• Kingdom Hearts III: The penultimate boss fight is against Ansem, Xemnas, and Young Xehanort, the three sub-commanders of the Organization who are all world-ending threats in their own right, but now serving as Co-Dragons to their leader and originator, Master Xehanort, who serves as the Final Boss. This is done to give Sora and Riku closure with their most personal enemies to date before they move on to the final battle the series has been building to since the beginning, and to show how much more powerful the heroes have become that they can face three former Final Bosses at once and still triumph.
  • Mario RPGs:
  • Mega Man Battle Network:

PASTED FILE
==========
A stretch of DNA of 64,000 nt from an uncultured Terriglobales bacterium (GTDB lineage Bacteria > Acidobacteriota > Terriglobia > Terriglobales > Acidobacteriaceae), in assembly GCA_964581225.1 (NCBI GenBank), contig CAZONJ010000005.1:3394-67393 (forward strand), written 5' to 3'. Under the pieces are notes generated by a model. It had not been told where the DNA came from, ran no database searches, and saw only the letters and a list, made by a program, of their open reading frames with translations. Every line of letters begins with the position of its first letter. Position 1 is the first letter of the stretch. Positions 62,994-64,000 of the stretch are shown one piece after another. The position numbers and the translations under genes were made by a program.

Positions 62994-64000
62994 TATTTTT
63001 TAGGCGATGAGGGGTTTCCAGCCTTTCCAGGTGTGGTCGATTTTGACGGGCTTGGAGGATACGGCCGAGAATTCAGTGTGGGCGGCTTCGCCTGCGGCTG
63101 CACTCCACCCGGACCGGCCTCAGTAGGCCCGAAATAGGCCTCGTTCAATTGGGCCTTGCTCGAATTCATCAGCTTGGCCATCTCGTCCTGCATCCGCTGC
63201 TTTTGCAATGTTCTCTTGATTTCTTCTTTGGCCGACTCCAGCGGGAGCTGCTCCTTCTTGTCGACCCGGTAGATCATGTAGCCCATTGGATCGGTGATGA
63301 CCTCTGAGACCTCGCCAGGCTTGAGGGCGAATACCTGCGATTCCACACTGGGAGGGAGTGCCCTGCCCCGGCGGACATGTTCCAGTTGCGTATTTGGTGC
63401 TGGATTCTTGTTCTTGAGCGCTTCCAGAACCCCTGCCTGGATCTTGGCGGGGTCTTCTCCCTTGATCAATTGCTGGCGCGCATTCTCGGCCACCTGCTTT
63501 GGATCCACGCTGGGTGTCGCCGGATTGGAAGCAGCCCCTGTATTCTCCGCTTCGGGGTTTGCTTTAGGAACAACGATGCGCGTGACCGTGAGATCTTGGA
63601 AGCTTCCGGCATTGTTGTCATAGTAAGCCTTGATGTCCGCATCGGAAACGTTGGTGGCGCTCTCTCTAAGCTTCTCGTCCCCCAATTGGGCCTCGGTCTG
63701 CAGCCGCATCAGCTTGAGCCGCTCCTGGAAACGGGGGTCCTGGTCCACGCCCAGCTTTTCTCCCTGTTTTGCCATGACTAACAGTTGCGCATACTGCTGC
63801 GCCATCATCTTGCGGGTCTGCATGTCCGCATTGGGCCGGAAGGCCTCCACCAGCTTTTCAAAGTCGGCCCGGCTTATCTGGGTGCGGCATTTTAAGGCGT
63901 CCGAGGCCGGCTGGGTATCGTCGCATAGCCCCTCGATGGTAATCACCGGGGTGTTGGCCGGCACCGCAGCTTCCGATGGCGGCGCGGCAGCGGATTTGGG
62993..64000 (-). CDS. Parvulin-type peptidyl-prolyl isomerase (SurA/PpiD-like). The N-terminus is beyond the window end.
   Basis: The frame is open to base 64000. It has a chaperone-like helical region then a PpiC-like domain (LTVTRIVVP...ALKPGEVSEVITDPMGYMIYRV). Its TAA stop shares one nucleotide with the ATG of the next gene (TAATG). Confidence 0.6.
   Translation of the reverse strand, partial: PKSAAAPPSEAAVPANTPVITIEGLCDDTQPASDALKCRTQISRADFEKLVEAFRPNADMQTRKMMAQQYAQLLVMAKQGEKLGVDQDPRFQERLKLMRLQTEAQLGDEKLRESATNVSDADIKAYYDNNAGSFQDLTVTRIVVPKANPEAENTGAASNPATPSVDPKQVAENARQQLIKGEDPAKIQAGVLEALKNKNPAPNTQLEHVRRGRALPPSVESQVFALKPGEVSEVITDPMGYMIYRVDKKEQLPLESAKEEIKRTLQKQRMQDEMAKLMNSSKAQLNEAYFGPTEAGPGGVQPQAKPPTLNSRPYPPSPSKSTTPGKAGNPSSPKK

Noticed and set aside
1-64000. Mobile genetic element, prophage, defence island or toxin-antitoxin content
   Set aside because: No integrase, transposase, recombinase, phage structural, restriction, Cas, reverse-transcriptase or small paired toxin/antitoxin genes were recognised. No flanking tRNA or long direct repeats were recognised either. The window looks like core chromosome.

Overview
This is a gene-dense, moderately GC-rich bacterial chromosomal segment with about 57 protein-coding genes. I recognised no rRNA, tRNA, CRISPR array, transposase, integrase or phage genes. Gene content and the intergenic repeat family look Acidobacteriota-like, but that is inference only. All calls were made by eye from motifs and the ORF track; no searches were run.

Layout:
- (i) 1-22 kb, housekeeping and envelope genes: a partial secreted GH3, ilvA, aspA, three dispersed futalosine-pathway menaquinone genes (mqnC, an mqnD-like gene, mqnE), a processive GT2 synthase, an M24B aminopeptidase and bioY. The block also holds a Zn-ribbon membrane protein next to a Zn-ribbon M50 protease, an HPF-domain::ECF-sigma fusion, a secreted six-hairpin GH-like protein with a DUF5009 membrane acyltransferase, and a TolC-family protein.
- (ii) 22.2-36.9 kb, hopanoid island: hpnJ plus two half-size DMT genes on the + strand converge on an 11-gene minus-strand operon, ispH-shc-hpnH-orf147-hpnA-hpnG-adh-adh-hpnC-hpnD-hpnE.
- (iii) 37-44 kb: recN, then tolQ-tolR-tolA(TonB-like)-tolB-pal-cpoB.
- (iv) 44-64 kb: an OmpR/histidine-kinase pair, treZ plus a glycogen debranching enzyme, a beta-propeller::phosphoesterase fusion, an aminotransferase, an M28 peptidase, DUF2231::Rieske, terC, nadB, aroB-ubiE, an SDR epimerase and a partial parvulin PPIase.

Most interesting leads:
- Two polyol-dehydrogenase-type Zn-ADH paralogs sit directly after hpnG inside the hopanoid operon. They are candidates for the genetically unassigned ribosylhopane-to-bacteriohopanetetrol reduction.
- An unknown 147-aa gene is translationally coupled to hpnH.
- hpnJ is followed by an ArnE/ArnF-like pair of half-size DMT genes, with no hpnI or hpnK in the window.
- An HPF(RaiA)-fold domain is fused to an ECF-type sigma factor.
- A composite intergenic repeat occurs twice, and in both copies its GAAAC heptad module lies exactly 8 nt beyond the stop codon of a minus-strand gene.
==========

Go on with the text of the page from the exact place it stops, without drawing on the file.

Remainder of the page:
• Might and Magic VI: You are lead to believe that destroying the reactor of the Kreegan Hive will be the end of things, and once you actually reach it its integrated turret defences and your limited options for attacking it (it can only be damaged by blasters, which you have been warned about and was the entire reason for an earlier quest), combined with the fact that the Hive will be completely destroyed shortly after the reactor's destruction (another quest was to uncover a magical ritual that will limit it to merely the Hive and not the entire planet), that does look plausible. Upon destroying the reactor, you are immediately teleported down to the floor of the room it is in, with a veritable horde of Kreegan appearing and a wall sliding to revealing the Kreegan Queen — defeating her is necessary to be able to get out.
  • Might and Magic: Clash of Heroes: Aidan, due to having been corrupted by the Binding Blade. Right after he returns to normal upon his defeat to Godric, he turns against Azh Rafir in another battle and defeats him, which triggers Rafir transforming into Lord Bloodcrown, who is then challenged by Nadia in the real Final Boss battle.